HARARE, Zimbabwe — About half of Zimbabwe’s population urgently needs food and water after the country’s worst drought in four decades, the U.N. humanitarian agency said Thursday as it launched an appeal for $430 million to help those most in need.

About 7.6 million of the country’s 15 million people need “lifesaving and life-sustaining” humanitarian assistance, the U.N. Office for the Coordination of Humanitarian Affairs said. But the agency is asking donors for the money to help the 3.1 million people in the most severely affected districts for the coming year, said Edward Matthew Kallon, U.N. resident humanitarian coordinator.

A drought induced by the El Nino weather phenomenon is sweeping across much of southern Africa and has left both people and animals in desperate need of food and water. Zimbabwe, an agriculture reliant nation and one time exporter of food, is among the hardest hit by the drought.

Harvests for the staple corn for the 2023-24 season are estimated at about 700,000 tons, which is 70% down from last season. Zimbabwe requires 2.2 million tons annually to meet demand for humans and livestock, according to government crop assessment figures.

The U.N. appeal said that help will range from food assistance to cash transfers and construction of solar-powered boreholes that would provide drinking water for people and starving livestock such as cattle that are a key source of both food and labor.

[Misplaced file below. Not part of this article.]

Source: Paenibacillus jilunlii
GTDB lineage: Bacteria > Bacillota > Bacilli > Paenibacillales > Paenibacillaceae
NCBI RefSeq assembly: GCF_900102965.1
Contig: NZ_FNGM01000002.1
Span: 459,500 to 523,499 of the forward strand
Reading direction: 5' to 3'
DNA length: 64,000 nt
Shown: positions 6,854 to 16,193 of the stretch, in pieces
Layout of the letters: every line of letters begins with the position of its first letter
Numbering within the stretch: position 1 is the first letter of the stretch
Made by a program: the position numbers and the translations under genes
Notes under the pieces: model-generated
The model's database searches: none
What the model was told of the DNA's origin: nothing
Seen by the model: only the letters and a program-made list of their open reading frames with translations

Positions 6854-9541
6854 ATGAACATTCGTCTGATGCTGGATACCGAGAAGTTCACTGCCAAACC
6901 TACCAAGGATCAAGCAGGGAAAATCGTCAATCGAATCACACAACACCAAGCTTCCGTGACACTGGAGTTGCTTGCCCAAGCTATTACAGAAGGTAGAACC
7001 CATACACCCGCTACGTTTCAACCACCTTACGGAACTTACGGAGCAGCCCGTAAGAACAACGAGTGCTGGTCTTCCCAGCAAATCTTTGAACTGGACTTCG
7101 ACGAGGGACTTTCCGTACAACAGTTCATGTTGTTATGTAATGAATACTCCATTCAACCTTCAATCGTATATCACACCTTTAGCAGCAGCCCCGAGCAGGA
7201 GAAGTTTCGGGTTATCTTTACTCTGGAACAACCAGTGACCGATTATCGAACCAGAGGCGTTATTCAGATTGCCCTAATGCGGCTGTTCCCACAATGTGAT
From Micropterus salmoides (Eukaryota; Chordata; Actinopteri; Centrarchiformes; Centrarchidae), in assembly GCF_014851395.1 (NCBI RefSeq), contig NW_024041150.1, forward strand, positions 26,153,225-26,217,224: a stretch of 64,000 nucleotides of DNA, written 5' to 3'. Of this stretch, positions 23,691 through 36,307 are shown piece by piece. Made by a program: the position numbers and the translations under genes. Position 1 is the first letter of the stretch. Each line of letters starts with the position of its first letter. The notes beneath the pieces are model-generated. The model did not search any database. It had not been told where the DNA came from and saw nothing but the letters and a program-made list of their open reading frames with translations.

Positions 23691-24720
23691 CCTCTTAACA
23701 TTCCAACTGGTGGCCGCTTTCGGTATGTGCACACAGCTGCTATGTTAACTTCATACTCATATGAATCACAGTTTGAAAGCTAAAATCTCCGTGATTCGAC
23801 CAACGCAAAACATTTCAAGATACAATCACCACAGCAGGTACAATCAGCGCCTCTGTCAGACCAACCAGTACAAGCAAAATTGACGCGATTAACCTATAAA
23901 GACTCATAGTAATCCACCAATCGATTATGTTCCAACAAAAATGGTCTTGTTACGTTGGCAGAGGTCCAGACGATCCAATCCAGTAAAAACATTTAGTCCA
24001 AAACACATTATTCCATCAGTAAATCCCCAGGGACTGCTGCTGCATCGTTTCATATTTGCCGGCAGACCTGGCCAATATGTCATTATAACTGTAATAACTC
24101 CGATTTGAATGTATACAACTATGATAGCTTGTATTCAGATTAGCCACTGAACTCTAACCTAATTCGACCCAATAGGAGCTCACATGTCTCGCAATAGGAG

El Nino, a naturally occurring climatic phenomenon that warms parts of the Pacific Ocean every two to seven years, has varied effects on the world’s weather. In southern Africa, it typically causes below-average rainfall, but this year has seen the worst drought in decades.

In southern Africa it has resulted in some of the hottest days in decades in some areas and floods in others, destroying livelihoods in a region where many people rely on farming to survive.

More than 60% of Zimbabwe’s population live in rural areas, growing the food they eat, and sometimes small surpluses that they sell meet expenses such as school fees. With relatively little participation in the cash economy, many of those won’t be able to buy food even when it’s available in markets.

“Immediate action is required to avert loss of life and livelihoods over the coming months,” read part of the 45-page appeal document.

Children under the age 5 and pregnant and breastfeeding women are more vulnerable, while the risk of gender-based violence, sexual exploitation and abuse are heightening as a result of the drought, according to the appeal document.

In patriarchal Zimbabwe, children, particularly girls, are often tasked with trekking long distances to search for water, putting their safety at risk. Close to 2 million children, both boys and girls, could be forced to drop out of school due to the impact of the drought, the U.N agency said.

The drought also could exacerbate a cholera outbreak by leading to unsafe hygiene, such as lack of hand washing and and drinking from polluted wells.

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